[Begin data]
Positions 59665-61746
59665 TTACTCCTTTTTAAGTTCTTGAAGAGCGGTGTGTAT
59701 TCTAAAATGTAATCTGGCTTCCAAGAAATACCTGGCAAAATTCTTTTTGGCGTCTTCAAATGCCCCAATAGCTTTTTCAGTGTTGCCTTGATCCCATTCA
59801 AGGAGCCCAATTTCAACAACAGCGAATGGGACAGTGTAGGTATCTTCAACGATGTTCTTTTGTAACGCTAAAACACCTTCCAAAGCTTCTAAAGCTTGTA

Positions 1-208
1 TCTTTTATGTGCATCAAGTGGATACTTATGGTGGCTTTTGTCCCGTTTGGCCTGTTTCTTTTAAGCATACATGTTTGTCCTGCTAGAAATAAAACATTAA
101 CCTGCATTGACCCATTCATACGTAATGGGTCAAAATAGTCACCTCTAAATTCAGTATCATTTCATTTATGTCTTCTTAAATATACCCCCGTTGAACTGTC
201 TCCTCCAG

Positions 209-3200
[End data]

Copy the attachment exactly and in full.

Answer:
Positions 59665-61746
59665 TTACTCCTTTTTAAGTTCTTGAAGAGCGGTGTGTAT
59701 TCTAAAATGTAATCTGGCTTCCAAGAAATACCTGGCAAAATTCTTTTTGGCGTCTTCAAATGCCCCAATAGCTTTTTCAGTGTTGCCTTGATCCCATTCA
59801 AGGAGCCCAATTTCAACAACAGCGAATGGGACAGTGTAGGTATCTTCAACGATGTTCTTTTGTAACGCTAAAACACCTTCCAAAGCTTCTAAAGCTTGTA

Positions 1-208
1 TCTTTTATGTGCATCAAGTGGATACTTATGGTGGCTTTTGTCCCGTTTGGCCTGTTTCTTTTAAGCATACATGTTTGTCCTGCTAGAAATAAAACATTAA
101 CCTGCATTGACCCATTCATACGTAATGGGTCAAAATAGTCACCTCTAAATTCAGTATCATTTCATTTATGTCTTCTTAAATATACCCCCGTTGAACTGTC
201 TCCTCCAG

Positions 209-3200